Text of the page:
Grievances get filed against attorneys all the time – and many of them lack merit. Thousands of complaints about ethical violations may make it to the Bar, but only a few hundred are likely to result in any kind of disciplinary action.
Just the same, allegations of ethical violations can be frustrating, expensive to handle and upsetting. They can tarnish your reputation and put your livelihood in danger. Knowing more about what can lead to a complaint from a client can help you mitigate the risks.
5 grievances top the list
According to the American Bar Association, there are five items that top the list of complaints that are filed against attorneys:
- Neglect: Numerous things can lead a client to believe that they’ve received inadequate representation. When clients believe that you weren’t fully prepared, failed to present important evidence or let their claim flounder when action was clearly required, that’s likely to lead to a grievance.
- Lack of communication: Clients are understandably anxious about their cases, and when an attorney doesn’t respond to communications, they get angry. If the lack of communication leads to a poor outcome for their case, that anger is justified.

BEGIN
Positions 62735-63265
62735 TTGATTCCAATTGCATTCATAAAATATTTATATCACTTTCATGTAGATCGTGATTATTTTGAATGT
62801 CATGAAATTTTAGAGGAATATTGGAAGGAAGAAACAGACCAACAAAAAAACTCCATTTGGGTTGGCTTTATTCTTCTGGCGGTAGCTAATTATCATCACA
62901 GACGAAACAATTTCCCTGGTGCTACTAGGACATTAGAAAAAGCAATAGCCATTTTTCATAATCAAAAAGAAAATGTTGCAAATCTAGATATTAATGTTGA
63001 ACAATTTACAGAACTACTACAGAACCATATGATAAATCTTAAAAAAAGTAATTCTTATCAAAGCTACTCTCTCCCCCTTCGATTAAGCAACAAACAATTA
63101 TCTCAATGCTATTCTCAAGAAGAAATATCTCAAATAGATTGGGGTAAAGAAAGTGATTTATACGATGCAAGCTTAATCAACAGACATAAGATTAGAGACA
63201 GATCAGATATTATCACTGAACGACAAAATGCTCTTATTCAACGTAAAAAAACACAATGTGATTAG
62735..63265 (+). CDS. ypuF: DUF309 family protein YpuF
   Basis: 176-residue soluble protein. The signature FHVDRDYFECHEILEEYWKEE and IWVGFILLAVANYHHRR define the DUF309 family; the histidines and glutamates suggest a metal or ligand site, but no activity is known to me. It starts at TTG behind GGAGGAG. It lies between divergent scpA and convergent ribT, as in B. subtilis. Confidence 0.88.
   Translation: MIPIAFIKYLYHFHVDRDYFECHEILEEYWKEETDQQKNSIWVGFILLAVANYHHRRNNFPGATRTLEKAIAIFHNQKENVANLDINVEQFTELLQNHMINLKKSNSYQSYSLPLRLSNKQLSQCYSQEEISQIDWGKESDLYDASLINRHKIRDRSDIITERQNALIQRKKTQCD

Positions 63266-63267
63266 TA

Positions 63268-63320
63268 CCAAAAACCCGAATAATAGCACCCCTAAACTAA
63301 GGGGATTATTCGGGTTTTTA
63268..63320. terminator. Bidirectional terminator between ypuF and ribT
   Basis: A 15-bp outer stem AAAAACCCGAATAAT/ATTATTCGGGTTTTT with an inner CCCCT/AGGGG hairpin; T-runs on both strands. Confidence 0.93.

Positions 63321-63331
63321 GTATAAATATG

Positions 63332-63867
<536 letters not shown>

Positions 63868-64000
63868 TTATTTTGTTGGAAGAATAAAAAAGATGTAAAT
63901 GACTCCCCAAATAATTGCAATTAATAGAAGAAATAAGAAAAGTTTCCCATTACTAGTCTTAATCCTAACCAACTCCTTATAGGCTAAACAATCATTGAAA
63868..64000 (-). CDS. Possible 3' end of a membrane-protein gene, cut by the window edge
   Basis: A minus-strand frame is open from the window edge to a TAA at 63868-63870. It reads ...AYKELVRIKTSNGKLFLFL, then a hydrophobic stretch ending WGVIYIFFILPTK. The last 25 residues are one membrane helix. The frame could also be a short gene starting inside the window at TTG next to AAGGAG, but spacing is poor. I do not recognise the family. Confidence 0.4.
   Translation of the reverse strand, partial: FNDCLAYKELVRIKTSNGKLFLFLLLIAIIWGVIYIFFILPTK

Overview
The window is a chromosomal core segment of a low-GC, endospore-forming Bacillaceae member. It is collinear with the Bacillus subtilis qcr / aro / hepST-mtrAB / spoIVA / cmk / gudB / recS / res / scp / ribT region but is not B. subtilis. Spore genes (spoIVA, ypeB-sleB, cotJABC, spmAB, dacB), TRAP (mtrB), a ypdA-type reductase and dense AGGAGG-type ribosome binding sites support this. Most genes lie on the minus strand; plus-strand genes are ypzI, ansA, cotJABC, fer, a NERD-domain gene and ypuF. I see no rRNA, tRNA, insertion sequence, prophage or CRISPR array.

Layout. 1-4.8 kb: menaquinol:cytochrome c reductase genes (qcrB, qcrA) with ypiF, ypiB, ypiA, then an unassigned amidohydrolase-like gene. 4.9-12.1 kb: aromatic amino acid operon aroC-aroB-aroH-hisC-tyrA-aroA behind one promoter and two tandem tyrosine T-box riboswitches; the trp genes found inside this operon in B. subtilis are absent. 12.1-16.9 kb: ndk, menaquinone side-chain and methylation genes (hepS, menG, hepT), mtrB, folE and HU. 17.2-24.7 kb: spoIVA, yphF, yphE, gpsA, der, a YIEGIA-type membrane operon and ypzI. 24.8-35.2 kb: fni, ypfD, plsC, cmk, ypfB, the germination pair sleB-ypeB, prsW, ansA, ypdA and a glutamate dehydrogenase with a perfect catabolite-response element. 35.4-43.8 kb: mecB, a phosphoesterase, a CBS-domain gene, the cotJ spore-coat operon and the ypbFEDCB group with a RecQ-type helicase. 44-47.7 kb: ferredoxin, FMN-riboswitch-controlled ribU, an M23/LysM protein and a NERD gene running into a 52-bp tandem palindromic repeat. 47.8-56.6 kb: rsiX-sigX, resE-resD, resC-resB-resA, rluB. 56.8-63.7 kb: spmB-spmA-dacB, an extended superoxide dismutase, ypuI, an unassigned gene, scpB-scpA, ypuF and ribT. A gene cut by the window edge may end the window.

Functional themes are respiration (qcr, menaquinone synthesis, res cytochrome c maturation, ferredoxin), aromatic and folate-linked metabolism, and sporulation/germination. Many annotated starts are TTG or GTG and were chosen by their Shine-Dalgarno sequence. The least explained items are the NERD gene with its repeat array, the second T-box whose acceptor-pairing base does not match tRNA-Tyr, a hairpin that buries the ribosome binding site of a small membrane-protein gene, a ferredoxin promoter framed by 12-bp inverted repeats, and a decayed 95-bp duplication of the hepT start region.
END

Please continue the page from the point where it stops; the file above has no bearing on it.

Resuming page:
- Scope of representation: Attorneys always have to remember that the client is really in charge (within the limits of the law). That sometimes means settling when you want to fight or litigating when you think settling is better.
- Fee disputes or excessive fees: Sometimes this is simply a misunderstanding, and sometimes it’s a mistake on the attorney’s part. Clarity surrounding retainers and all fees is essential for avoiding conflict.
- Misrepresentation or dishonesty: Overstating a case or saying anything that might sound like a promise of a certain outcome to a client can land an attorney in trouble.
To avoid these kinds of complaints, be proactive: Regularly update your clients on your case strategy, make it easy for clients to communicate with you (and be responsive), always remember that the client needs to be involved in major decisions, and get all fee agreements in writing. Finally, avoid reflecting your client’s emotions about a case back at them, since that could make the client believe that they have a “sure thing.”
If you are the subject of a grievance by a client, taking immediate action can help you to achieve a favorable resolution and to better preserve your future opportunities.